At Tuesday’s State of the Judiciary Address, New York’s top judge, Jonathan Lippman argued that instituting safeguards against wrongful convictions should be among legislators’ top priorities, reported The New York Times.
Judge Lippman called for the inclusion of videotaped criminal interrogations as a way to reduce false confessions and prevent wrongful convictions—legislation that he believes should be included while considering expanding New York’s DNA database.
“This is a grand opportunity to put together legislation that really directly impacts what I do believe is a stain on the justice system,” Judge Lippman said after his speech. He stopped short of saying a DNA expansion bill must include protections against wrongful convictions.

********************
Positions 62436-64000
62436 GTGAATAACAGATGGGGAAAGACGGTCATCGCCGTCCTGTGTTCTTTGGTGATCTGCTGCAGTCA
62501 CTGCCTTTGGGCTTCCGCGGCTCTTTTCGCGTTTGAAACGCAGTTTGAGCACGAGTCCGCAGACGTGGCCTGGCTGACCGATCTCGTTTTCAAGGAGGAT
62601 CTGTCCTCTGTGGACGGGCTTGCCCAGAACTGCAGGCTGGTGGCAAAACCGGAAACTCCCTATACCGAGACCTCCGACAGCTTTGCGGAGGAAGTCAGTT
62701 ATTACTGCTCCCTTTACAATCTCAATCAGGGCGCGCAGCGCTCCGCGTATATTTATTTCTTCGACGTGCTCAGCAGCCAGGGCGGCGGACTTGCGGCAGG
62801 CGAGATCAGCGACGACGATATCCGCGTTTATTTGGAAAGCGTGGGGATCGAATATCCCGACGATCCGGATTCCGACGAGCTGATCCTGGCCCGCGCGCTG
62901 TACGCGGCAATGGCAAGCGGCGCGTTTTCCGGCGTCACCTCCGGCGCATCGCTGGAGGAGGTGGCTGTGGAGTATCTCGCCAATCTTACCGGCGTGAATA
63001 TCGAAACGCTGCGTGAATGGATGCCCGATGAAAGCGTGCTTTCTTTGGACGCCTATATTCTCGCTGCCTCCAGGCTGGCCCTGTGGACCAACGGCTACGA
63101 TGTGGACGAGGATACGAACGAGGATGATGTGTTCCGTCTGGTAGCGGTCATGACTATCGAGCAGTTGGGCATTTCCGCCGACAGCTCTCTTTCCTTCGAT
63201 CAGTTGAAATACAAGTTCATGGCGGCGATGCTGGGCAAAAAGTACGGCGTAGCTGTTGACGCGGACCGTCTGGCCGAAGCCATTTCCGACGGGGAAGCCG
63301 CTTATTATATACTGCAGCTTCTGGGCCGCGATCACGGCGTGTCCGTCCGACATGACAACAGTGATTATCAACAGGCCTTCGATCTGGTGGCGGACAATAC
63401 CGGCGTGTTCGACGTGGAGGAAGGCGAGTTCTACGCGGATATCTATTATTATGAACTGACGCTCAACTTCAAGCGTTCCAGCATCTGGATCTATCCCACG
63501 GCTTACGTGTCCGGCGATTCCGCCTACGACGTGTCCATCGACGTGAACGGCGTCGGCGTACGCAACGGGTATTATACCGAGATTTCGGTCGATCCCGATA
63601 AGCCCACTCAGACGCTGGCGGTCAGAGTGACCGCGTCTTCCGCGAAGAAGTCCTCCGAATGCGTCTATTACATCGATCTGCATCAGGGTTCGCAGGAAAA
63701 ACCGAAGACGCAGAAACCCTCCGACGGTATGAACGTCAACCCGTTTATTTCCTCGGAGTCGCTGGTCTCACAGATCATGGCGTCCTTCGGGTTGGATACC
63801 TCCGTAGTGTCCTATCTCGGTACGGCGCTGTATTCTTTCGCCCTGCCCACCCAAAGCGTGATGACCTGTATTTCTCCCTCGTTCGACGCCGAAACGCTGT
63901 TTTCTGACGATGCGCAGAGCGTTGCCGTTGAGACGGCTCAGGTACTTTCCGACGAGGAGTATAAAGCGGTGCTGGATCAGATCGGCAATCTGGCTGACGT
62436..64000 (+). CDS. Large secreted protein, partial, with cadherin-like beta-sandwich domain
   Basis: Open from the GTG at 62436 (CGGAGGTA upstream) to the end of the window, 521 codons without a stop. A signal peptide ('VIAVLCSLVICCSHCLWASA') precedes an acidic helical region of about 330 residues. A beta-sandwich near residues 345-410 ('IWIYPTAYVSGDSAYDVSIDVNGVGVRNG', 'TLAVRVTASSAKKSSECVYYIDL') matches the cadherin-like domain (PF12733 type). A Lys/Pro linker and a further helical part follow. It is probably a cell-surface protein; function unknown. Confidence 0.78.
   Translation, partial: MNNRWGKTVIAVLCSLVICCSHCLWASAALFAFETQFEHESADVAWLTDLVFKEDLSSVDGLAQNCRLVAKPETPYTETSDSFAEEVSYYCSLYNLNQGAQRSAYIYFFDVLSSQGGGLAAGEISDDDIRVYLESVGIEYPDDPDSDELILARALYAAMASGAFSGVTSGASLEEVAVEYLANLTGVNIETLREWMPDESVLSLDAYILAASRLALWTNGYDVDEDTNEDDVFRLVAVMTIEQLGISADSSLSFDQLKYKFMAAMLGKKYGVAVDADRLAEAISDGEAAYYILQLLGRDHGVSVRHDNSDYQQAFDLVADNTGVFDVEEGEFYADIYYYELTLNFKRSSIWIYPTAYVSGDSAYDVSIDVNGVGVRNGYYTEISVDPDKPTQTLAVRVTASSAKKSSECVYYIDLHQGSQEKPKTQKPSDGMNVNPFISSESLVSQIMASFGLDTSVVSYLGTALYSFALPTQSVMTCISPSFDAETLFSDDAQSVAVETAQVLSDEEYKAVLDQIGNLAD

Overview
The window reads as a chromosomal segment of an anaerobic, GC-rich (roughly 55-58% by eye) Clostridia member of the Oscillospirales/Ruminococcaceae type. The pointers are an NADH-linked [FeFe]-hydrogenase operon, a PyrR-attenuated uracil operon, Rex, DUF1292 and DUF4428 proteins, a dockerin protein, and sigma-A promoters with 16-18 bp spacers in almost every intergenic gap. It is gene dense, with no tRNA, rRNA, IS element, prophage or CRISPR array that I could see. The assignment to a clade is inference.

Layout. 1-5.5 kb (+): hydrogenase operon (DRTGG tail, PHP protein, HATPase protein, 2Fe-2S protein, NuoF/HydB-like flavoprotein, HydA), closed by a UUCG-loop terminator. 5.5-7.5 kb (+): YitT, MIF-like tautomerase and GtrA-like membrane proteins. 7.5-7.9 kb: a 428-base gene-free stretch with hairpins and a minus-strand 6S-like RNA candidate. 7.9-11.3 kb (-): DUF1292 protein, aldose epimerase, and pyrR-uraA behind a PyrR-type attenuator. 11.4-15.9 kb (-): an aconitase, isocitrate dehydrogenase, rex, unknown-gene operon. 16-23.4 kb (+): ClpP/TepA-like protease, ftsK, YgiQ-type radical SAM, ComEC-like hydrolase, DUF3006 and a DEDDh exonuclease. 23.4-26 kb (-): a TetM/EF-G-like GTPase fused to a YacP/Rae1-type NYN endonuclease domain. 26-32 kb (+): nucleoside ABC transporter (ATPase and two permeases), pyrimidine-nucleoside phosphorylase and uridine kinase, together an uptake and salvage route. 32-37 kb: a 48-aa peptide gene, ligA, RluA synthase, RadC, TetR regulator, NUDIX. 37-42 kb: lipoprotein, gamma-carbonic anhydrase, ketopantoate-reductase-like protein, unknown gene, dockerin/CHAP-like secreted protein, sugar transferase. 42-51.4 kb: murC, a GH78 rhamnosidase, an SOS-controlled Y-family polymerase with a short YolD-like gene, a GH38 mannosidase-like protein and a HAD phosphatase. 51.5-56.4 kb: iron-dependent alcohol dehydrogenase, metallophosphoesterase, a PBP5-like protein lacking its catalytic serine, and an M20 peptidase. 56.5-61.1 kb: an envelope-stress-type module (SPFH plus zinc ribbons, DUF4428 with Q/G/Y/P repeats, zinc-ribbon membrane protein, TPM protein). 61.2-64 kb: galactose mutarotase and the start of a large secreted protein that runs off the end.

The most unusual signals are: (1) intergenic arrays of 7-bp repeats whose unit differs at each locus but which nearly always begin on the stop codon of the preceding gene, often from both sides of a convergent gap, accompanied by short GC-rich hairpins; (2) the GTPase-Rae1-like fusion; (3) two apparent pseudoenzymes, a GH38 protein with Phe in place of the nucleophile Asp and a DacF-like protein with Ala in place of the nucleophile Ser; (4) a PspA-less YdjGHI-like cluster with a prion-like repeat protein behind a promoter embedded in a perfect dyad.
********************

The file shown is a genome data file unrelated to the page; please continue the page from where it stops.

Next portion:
“There could be nothing more horrible than an innocent person being convicted of a crime while the perpetrator is free to commit more crimes,” he said.
He also called for changes to the way eyewitness identifications were presented as evidence and proposed the creation of a youth court that would treat 16- and 17-year-olds convicted of nonviolent crimes as juveniles.
Read more about
New York wrongful convictions cases
and the reforms that the Innocence Project advocates.